Thanks for the tracker tool. Just a question in relation to the( Put) Cash Reserve and (Put) Margin Reserve calculation. Should the formula not contain a check if the option is still open. If the option is closed there is no longer a need for the reserve so the sheet will indicate a higher reserve that required.

    • scott says:

      Hi John, thanks for the comment. There is a check of if the option is open or not on the Cash Reserve section of the Summary sheet. I didn’t include that check on the Puts/Calls sheet. Would you like it added there too?


  3. Adam says:

    Thank you Scott! I am a fan of your dividend tracker and happy to see an options tracker as well. Selling Puts is helping me to recover from a terrible investment I made in my Rollover IRA; bought a 1K shares of a stock a couple of years ago at $29 and it dropped to $6 in a span of 1-2 weeks. I am now a DGI, selling Puts to collect incomes while I fill out my portfolio.

    I am going to see if I can incorporate the dividend and options trackers into one. Just wondering if you had thought about doing that.

    BTW, I have enough accounts at Scottrade that they give me free regular trades, I only have to pay for options. And I love their FRIP, F for Flexible. The dividends I collect go into a pool to buy any other stock(s), up to 4, automatically fee-free. Thanks again.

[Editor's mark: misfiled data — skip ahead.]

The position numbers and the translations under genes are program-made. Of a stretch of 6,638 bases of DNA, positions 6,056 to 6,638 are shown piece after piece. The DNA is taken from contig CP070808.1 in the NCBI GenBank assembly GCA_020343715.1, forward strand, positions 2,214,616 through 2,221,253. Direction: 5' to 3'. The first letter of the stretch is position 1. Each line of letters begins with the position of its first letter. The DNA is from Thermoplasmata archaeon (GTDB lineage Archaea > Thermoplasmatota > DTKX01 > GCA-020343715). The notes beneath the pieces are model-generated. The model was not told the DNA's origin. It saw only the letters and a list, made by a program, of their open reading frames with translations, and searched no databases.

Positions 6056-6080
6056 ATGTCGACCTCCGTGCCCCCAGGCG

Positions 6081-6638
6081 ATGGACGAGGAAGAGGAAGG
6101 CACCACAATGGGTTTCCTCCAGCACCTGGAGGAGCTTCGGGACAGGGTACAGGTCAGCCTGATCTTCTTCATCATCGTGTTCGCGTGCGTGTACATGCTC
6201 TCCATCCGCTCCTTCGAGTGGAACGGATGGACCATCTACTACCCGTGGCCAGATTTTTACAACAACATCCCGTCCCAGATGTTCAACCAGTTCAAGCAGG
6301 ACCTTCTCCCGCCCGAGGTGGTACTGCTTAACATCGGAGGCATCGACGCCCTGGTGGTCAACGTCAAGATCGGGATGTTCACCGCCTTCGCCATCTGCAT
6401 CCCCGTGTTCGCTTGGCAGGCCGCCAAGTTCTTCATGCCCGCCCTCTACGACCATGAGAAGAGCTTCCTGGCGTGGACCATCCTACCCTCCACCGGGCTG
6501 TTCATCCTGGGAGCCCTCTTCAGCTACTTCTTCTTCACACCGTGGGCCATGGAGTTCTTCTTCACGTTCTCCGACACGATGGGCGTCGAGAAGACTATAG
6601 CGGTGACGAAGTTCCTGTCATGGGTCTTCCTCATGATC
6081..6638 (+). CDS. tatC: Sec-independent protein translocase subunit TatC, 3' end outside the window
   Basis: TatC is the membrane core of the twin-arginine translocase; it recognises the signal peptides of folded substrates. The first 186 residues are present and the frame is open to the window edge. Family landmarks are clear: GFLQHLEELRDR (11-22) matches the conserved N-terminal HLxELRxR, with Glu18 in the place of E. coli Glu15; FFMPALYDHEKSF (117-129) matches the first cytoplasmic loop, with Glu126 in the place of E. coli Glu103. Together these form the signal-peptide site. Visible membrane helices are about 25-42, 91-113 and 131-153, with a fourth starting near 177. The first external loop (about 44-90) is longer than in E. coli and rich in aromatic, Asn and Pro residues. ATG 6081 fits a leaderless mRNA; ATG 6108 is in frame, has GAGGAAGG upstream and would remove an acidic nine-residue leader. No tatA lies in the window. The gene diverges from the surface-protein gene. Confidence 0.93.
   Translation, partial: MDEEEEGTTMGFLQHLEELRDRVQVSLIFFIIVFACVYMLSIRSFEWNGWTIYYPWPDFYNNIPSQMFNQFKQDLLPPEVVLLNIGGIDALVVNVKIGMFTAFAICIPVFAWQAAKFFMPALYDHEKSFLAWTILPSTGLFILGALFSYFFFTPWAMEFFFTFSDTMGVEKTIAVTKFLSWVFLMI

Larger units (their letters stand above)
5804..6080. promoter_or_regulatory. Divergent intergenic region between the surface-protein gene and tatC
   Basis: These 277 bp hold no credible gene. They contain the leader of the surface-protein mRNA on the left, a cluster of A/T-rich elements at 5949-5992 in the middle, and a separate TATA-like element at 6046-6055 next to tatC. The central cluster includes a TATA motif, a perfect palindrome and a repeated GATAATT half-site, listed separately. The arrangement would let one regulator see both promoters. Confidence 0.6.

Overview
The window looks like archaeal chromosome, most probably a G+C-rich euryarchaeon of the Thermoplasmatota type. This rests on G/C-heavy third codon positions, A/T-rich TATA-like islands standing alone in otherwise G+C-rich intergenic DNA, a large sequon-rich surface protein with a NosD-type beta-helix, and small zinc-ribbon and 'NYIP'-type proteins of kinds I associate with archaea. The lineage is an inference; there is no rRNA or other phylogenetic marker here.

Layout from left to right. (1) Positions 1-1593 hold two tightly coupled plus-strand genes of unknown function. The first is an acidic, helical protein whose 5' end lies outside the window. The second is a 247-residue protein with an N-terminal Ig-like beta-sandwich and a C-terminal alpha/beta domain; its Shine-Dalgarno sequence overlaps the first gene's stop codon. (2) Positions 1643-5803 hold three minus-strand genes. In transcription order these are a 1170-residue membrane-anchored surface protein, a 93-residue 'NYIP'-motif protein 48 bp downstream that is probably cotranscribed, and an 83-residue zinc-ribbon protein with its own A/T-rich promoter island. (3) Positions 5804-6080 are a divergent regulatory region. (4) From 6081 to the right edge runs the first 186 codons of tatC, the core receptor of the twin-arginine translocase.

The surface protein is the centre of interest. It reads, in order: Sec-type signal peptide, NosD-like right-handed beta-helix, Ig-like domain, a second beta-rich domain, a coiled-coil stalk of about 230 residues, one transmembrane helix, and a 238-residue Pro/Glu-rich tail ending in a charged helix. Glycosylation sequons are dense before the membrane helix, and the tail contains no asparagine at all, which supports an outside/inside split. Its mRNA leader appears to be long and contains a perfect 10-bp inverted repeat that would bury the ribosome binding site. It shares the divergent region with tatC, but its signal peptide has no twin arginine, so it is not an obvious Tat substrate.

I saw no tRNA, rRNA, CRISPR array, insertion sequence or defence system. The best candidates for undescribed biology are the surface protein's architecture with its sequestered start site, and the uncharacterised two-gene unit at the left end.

• scott says:

      You’re welcome, Adam! I actually combined the dividend and option tracker into one spreadsheet for my personal use. If you want to get a copy of that, just send me your email on the Contact Us link.


    • scott says:

      Hi Adam,

      Thanks! Sorry to hear about the loss in your IRA, but great job using options to get that amount back up. I just checked for November and options added $443 to my income this month…pretty amazing!

      I just sent you a copy of the spreadsheet that I’m using. Let me know how you like it. It does combine both options and dividends into one spreadsheet. I didn’t release it publicly because it could get confusing and/or have extraneous information for those that don’t trade options.

      Scottrade’s FRIP sounds amazing. Wish Schwab did something similar.


  4. Austin Roberts says:

    Hey Scott,